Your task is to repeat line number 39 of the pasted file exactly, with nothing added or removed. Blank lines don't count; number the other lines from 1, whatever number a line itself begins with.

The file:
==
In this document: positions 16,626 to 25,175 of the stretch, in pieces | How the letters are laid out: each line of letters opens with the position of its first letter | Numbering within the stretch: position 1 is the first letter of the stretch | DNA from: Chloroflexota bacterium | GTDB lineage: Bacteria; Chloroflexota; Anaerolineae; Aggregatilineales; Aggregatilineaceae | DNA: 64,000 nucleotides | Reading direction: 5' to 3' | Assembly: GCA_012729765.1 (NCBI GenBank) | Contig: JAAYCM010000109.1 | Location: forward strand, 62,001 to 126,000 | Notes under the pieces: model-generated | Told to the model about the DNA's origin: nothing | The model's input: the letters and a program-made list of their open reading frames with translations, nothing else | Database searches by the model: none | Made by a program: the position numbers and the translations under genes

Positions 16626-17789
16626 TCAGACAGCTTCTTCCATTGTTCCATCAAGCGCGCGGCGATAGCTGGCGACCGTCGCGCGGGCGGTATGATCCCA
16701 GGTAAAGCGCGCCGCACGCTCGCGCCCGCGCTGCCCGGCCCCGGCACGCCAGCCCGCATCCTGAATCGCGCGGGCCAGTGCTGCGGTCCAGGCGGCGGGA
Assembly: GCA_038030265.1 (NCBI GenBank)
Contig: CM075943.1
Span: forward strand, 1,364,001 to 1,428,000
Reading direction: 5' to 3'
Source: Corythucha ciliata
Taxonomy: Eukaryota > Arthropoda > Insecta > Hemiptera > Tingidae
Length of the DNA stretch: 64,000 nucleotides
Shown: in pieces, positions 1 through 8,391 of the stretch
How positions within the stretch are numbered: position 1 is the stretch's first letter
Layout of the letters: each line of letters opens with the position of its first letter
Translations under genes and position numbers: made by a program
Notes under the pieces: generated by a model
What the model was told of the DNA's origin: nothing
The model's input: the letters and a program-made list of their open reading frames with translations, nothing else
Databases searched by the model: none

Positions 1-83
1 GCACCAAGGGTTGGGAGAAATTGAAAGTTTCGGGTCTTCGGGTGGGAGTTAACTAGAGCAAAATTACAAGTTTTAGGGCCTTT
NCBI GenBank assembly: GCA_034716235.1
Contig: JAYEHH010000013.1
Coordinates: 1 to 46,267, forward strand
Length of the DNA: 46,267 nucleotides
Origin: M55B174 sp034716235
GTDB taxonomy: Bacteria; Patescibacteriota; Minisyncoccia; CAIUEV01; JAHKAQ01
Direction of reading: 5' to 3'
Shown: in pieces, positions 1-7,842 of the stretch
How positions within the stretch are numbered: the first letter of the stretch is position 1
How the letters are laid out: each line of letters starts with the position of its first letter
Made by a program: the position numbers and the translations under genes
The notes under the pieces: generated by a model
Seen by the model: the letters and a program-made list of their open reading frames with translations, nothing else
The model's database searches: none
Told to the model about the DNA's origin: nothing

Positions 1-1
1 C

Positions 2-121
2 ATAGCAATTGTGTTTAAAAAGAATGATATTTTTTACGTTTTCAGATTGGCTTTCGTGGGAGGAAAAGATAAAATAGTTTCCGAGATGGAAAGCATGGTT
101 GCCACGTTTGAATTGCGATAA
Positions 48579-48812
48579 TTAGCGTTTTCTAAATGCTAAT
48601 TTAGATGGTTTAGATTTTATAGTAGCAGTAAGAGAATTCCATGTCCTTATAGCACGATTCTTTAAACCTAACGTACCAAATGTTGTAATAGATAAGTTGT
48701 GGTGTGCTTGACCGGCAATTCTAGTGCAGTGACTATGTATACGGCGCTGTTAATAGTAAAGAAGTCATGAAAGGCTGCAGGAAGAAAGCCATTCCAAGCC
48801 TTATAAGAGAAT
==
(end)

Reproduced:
Positions 2-121